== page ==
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Swing in a better world: Generics and arrays

Posted by alexfromsun on May 5, 2011 at 11:37 AM PDT

Generics doesn't work well with arrays. Everybody knows that you can't create a generified array,
but not many people really know what it was done this way.
A nice article from Brian Goetz helped me to understand the problem
when I studied the new features of JDK 5.

The arrays in java are covariant when generics are not. The following code clearly shows it:

String stringArray[] = new String[1];
        // compiles ok
        Object objectArray[] = stringArray;
        // throws ArrayStoreException
        objectArray[0] = new Object();

        ArrayList stringList = new ArrayList();
        // doesn't compile - incompatible types
        ArrayList objectList = stringList;

If a generfied program is compiled without a warning you can safely add an Object to your ArrayList of Objects.
However when there is an array of Objects passed to your method as a parameter, there is no way to understand an object of what type you can put there
(I am not sure if you can find it out via reflection).


So it is known that arrays and generics don't do well together. It means that it is not recommended to use two features of JDK 5 together,
I am talking about generics and varargs.

This reminds me one old bug found by Rémi Forax,
which was fixed by changing

protected void process(V... chunks) {
    }

to

protected void process(List chunks) {
    }

in the SwingWorker class, which did look awkward at the first glance.

An alternative implementation

I would be happy if I could create and safely use generified arrays in java, at the same time I can hardly remember if I ever saw a snippet of code that really benefited from the fact that arrays are covariant.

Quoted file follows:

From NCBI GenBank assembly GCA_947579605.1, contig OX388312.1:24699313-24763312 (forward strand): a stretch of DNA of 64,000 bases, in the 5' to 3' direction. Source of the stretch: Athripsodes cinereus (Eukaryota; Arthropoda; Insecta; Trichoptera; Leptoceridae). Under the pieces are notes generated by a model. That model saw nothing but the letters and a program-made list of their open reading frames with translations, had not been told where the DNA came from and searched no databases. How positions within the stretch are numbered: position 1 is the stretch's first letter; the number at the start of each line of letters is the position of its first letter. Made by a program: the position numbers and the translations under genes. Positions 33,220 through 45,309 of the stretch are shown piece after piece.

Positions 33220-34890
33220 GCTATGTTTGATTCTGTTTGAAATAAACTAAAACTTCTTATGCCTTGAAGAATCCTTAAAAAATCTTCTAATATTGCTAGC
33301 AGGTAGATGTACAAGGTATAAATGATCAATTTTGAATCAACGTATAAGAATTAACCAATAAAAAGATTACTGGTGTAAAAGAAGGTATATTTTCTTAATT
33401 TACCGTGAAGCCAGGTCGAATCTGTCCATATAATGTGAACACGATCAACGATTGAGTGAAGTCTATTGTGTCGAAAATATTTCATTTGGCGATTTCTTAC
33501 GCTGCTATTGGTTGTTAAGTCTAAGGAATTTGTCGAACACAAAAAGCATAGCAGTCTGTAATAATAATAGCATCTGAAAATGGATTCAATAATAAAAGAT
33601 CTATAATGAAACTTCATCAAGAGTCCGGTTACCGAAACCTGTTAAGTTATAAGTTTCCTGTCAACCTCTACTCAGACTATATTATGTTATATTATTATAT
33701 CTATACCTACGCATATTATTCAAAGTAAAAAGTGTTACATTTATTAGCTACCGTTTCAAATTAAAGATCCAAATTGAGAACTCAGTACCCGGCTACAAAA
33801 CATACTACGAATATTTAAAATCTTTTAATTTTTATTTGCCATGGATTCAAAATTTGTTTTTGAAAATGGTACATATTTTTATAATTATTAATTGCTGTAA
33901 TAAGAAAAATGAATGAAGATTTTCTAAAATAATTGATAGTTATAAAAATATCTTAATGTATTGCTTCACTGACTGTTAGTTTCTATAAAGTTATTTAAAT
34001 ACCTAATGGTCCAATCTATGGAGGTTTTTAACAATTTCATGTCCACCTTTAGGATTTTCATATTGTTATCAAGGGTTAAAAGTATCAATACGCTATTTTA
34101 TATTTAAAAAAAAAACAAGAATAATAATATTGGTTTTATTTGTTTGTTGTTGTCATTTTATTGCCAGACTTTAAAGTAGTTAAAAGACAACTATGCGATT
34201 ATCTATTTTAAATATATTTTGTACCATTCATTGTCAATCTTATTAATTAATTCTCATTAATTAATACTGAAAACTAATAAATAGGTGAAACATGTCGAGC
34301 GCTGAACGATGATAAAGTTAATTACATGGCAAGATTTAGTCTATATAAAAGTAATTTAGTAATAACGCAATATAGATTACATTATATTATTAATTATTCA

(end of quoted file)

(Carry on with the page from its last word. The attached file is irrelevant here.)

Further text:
This feature of java arrays doesn't look attractive to me and I don't mind "deprecating" it, I don't feel it is correct that I can't create a generifed array when I never cast an array of one particular type to an array of its supertype.


Certainly all java code must be backward compatible with any new version of JDK,
I am thinking about a new warning produced by the compiler when covariant arrays are in use.
If there is no such a warning in your code it should be pretty acceptable to create a generified array, otherwise you are warned just like when you use a raw type of a generifed class. Something to discuss for the next JDKs?





This was an entry from the Swing in a better world series

Your comments are welcome!

Thanks

alexp

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Comments

<p>&nbsp;to create a generic array you must ...

to create a generic array you must "reify" yourself the type with a Class<T> parameter to a genetic utility static method, that force a cast of the result of
<a href="http://download.oracle.com/javase/6/docs/api/java/lang/reflect/Array.html#newInstance(java.lang.Class, int)">java.lang.reflect.Array.newInstance()</a>
something like

public class ArrayUtils {

@SuppressWarnings(&quot;unchecked&quot;)
public static <t> T[] makeArray(Class<t> clazz, int length) {  return (T[]) java.lang.reflect.Array.newInstance(clazz, length); } @SuppressWarnings(&quot;unchecked&quot;) public static <t> T[] makeArray(Class<t> clazz, int... lengths) {    return (T[]) java.lang.reflect.Array.newInstance(clazz, lengths); }    }   </t></t></t></t>